Hugo Chavez

Topics: Venezuela, Hugo Chávez, Bolivarian Missions Pages: 7 (2246 words) Published: August 2, 2009
“The devil himself is in the house. The devil came here yesterday and it smells of sulfur still today." Hugo Chávez said on September 10th, 2006; defying President Bush in the United Nations (U.N.) assembly. Chávez as president of Venezuela since 1999, he defied the world by insulting Bush and other high rank political leaders. He has influenced governments of other countries by the power gained by oil such as Bolivia, Peru and Iran that has also defied the U.S. by selling military supplies to Iraqis. Chavez and his ideology have changed the world that we see, and was named by Time magazine, one of the 100 most influential people in the world. As the spokesman of imperialism, he came to share his nostrums to try to preserve the current pattern of domination, exploitation and pillage of the peoples of the world. An Alfred Hitchcock movie could use it as a scenario. I would even propose a title: 'The Devil's Recipe.' Chávez has not only made commentaries about Bush, he has also commented about Mexican President, Vicente Fox, on November 2005. "Gentleman do not put with me, because you get out stung”. He said that because many of the 28 countries that they endorsed the proposal of the Área de Libre Comercio de las Américas (ALCA) (English: Free Trade Area of the Americas (FTAA)). He did it because they depend economically on the United States. That caused that the relationship between Mexico and Venezuela almost succumbed, relation hurt before by President Castro, Chávez tutor. His early life

Hugo Chávez has a military career office and he founded the left-wing Fifth Republic Movement, with his experience in that field he tried in 1992 a coup d'état1, trying to take out Carlos Andrés Pérez, the former Venezuelan president, but he failed. Chávez was arrested and put in prison. While he was in prison, there was another coup d'état lead by few units of the Venezuelan Air Force but it failed. One year later, Rafael Caldera, before being president, used the turmoil to comment on the degradation of the government and increase of poverty in the country. Because of that, intellectuals associated with Caldera, helped to impeach Pérez. Chávez was pardoned two years after his imprisonment. Few moments after his release, Chávez got the national spotlight, giving him support for the elections of 1998. He reconstituted the Fifth Republic Movement (MVR, V of the Roman numeral five). While creating his campaign, he heavily based his ideology in the Bolivarianism founded by Simón Bolívar. In elections, Chávez won by 55% of the popular vote against the candidate of right-wing, Enrique Salas Römer that got 40% of the total popular votes.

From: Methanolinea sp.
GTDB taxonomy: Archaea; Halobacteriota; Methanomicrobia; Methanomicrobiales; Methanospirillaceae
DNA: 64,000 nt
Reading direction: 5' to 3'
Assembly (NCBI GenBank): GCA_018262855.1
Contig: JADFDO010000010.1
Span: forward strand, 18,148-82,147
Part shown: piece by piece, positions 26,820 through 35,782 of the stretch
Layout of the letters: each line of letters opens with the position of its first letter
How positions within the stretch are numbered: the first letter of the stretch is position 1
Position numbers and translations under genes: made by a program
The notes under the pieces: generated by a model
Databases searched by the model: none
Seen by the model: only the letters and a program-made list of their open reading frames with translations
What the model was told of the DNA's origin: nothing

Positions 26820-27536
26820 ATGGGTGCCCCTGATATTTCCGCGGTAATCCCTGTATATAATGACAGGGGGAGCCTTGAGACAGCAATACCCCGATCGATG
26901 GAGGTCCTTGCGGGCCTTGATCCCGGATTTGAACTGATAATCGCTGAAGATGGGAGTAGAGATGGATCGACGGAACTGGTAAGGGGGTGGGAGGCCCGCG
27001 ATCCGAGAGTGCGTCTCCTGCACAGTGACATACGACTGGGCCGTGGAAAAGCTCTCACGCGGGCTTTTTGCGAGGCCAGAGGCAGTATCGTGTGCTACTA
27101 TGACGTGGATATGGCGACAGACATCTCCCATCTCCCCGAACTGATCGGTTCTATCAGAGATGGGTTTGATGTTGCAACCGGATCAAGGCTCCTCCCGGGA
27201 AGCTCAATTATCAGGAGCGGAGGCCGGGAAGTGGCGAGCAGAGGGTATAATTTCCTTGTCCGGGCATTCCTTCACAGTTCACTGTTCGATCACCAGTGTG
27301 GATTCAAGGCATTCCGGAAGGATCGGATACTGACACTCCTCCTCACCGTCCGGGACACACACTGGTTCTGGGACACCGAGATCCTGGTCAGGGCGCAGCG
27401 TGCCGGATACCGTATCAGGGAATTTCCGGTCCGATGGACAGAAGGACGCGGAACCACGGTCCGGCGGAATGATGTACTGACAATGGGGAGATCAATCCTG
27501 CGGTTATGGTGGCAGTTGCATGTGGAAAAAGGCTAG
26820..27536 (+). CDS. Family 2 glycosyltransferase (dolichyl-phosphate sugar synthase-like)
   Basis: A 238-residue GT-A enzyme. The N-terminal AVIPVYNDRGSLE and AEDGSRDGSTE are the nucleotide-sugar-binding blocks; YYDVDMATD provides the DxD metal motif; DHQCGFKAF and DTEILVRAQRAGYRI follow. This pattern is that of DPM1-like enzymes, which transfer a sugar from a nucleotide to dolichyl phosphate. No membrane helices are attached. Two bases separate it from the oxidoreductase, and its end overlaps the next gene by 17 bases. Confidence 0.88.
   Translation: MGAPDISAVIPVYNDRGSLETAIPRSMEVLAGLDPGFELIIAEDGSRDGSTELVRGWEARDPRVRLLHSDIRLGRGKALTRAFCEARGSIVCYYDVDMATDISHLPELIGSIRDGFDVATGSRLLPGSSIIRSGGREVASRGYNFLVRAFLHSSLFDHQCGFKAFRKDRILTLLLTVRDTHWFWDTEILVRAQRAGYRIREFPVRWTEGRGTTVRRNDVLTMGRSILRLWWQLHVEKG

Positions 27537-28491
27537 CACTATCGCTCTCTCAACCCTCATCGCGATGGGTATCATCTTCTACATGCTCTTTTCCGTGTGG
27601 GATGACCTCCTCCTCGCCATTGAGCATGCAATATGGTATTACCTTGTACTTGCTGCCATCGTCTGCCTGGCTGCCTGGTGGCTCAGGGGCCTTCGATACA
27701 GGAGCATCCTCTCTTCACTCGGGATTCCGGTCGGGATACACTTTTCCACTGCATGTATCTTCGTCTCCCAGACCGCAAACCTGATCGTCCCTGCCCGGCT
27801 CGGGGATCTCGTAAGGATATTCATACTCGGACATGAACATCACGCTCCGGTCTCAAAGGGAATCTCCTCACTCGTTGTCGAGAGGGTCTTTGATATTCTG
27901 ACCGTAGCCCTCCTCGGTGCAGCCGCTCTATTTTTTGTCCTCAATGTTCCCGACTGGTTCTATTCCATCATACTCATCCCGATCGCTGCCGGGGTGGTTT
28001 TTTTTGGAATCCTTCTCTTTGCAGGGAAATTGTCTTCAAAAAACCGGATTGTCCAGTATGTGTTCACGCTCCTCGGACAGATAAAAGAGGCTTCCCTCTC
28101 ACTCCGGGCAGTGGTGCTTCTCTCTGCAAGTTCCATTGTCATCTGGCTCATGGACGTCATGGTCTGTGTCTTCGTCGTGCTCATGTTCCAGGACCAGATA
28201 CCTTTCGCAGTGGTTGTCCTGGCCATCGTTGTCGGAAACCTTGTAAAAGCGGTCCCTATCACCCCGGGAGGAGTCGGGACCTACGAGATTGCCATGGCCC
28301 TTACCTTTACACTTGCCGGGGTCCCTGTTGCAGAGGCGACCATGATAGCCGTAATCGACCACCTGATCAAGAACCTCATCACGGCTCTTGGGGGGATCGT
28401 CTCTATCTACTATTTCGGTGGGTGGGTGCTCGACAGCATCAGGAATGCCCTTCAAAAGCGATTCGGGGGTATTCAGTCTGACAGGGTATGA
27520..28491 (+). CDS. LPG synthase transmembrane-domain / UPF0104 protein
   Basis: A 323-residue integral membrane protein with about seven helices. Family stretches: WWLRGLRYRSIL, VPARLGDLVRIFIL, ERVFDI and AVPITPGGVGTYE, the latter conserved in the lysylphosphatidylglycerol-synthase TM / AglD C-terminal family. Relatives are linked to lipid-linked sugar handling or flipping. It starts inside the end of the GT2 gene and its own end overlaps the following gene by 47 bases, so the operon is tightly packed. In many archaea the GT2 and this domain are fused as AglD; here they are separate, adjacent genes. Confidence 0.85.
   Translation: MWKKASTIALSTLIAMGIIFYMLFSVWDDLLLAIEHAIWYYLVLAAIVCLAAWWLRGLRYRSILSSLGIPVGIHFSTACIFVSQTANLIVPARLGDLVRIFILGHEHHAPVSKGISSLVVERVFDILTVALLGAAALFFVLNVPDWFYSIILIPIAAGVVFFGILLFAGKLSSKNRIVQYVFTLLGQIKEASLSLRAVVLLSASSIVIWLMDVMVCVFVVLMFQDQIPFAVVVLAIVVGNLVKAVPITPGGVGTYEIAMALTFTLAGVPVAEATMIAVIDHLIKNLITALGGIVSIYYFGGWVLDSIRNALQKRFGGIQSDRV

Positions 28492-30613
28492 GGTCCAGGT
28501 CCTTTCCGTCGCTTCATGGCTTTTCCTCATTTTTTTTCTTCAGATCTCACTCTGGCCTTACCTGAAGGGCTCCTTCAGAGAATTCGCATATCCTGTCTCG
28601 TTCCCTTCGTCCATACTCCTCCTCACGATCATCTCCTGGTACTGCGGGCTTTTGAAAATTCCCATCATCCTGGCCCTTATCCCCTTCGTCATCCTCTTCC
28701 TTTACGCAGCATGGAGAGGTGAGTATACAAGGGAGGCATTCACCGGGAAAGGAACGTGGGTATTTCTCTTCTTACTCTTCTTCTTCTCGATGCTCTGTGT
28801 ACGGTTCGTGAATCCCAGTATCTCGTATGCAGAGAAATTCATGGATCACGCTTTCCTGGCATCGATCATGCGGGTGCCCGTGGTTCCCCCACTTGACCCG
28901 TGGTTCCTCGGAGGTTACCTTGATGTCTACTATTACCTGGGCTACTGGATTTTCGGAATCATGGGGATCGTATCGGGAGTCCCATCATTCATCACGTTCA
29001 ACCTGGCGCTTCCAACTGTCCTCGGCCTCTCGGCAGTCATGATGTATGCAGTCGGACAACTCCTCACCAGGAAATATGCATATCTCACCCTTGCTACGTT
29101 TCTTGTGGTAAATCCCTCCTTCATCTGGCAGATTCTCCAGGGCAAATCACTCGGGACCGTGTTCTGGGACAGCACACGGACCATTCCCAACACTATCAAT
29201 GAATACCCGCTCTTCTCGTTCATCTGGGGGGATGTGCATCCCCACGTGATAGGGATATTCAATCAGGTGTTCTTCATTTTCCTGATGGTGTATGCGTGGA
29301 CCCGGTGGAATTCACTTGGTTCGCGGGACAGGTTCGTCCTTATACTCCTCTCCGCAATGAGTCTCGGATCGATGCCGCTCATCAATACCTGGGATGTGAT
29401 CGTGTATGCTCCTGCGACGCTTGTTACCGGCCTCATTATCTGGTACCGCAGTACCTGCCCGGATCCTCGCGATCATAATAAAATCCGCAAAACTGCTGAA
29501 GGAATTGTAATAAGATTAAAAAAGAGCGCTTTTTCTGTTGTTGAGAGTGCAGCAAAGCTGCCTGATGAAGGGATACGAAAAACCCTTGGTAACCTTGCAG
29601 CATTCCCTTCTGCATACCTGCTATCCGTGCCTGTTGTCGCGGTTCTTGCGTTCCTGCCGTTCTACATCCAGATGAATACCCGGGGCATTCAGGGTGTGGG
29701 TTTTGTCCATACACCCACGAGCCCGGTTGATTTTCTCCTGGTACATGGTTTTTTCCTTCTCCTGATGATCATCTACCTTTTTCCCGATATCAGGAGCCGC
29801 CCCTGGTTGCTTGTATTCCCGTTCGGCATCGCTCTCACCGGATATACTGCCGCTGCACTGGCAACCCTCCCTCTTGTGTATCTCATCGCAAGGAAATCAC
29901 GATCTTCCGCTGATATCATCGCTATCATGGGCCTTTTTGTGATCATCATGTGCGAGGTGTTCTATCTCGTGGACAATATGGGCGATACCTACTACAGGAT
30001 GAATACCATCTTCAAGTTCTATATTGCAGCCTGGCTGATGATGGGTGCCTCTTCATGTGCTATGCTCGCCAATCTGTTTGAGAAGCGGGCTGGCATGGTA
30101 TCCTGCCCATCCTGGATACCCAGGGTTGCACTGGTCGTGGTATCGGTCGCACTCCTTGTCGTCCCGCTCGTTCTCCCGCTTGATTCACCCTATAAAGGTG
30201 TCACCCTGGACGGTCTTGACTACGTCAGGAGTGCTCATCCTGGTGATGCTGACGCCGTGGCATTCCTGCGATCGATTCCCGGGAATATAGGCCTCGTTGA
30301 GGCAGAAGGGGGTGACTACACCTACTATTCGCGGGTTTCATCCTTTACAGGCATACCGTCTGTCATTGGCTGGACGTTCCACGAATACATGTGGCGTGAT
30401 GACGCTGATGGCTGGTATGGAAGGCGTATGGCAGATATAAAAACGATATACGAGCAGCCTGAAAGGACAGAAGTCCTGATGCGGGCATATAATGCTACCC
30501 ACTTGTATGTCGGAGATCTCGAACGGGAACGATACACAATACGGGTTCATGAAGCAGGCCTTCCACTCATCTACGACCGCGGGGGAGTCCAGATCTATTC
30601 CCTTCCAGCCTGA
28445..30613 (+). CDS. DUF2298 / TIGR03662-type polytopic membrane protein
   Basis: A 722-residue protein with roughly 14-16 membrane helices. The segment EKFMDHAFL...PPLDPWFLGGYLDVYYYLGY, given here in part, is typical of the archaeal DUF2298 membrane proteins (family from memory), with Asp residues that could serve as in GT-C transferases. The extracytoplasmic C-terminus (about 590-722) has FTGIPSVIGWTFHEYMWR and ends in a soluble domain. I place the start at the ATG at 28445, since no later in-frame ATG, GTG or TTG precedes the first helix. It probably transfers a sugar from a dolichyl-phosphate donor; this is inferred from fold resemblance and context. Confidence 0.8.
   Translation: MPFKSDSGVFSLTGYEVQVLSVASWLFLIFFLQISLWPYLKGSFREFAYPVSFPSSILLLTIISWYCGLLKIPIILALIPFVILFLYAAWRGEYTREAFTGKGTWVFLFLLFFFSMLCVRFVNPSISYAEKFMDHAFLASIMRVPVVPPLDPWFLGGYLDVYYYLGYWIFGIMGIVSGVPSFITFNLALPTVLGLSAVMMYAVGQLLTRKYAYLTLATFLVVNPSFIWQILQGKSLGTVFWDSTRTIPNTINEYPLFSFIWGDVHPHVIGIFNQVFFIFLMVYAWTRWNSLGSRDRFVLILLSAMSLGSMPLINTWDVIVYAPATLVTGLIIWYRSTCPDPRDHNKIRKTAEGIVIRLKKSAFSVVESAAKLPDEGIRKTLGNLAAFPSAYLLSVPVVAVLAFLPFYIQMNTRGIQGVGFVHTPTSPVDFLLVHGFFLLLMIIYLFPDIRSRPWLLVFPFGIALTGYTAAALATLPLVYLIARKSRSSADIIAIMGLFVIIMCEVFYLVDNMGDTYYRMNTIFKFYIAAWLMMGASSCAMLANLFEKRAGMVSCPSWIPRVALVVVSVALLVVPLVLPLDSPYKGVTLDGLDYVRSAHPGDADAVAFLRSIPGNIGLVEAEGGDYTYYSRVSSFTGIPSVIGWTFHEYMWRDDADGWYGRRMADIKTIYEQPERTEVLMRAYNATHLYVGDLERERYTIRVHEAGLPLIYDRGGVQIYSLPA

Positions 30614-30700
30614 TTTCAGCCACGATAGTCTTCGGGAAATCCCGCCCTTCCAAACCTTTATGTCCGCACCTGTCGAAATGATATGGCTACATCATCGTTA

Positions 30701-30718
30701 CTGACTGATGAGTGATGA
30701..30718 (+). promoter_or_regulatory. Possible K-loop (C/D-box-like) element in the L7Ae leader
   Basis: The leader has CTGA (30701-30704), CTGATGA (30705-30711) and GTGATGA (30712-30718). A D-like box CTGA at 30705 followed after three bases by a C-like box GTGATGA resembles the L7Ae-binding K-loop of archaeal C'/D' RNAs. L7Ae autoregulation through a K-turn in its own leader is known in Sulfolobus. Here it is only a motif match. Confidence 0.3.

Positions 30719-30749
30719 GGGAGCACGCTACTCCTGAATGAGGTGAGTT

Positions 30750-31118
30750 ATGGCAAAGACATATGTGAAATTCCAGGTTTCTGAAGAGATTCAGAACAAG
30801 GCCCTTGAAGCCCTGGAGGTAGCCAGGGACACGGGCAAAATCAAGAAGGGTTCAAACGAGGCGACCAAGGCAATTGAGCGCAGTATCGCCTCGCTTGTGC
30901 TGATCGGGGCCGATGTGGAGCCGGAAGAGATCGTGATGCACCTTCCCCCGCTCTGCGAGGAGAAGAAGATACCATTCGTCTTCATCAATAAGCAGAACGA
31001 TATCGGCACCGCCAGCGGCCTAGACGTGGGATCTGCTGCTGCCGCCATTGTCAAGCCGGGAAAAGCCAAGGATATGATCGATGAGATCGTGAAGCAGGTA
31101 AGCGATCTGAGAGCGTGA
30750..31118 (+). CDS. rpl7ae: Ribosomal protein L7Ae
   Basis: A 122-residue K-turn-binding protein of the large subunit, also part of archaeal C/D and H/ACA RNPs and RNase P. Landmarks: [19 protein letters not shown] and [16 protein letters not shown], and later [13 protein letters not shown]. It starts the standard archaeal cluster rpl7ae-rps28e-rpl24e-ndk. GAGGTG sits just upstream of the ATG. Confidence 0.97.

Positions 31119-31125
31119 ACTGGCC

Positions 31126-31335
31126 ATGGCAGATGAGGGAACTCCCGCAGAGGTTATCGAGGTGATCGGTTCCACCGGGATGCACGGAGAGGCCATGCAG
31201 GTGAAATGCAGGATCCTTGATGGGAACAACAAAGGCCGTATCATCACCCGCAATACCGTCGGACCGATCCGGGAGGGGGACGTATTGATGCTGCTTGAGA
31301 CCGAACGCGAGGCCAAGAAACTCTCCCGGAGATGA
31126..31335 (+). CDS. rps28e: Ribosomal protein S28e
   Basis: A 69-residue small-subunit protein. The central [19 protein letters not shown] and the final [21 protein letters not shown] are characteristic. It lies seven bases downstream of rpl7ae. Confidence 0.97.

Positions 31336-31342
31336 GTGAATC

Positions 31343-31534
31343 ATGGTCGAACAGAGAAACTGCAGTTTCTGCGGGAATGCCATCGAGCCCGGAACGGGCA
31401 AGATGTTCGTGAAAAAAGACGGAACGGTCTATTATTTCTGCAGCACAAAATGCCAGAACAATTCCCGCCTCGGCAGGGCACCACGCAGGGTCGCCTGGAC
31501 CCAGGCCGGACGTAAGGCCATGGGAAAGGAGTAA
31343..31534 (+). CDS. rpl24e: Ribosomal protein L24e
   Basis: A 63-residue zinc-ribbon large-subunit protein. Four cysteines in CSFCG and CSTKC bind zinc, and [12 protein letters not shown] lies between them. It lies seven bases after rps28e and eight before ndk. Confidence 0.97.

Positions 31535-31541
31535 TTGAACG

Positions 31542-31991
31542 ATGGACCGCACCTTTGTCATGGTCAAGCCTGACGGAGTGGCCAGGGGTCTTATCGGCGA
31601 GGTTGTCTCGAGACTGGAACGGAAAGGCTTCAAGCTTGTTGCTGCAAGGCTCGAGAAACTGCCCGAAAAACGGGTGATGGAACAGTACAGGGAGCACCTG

Chávez has based his ideology in to people, Fidel Castro and Simón Bolívar. Bolívar was credited with leading the fight for independence of many Spanish colonies; those colonies where Venezuela, Colombia, Ecuador, Peru, Panama, and Bolivia. As stated before, he founded the Bolivarianism that its main purpose is to unify Latin-America. Castro, one of the followers of the Bolivarianism, he combined it with communism and it is what is now the government of Cuba. (DO NOT FORGET to leave feedback because it encourages the author to post more essays.) As his apprentice, Chávez has learned many things from Castro and he has applied it to the Venezuelan constitution of 1999. Some of the main points of that constitution are: Venezuelan economic and political sovereignty (anti-imperialism), grassroots political participation of the population via popular votes and referenda (participatory democracy), economic self-sufficiency (in food, consumer durables, etc...), instilling in people a national ethic of patriotic service, equitable distribution of Venezuela's vast oil revenues, and eliminating corruption. Puntofijismo and the Boliviaranism

When he was elected by first time in office, he promised to change the politics and "laying the foundations of a new republic" (Wikipedia, 2007). One of his ideas...
Continue Reading

Please join StudyMode to read the full document

You May Also Find These Documents Helpful

  • Hugo Chavez Essay
  • Chavez and Venezuela Essay
  • Hugo Chavez Research Paper
  • Chavez Essay
  • Essay on Hugo Chavez
  • Hugo Chavez Essay
  • Leadership of Oedipus, Hugo Chavez, and Lord Voldemort Essay
  • Hugo Essay

Become a StudyMode Member

Sign Up - It's Free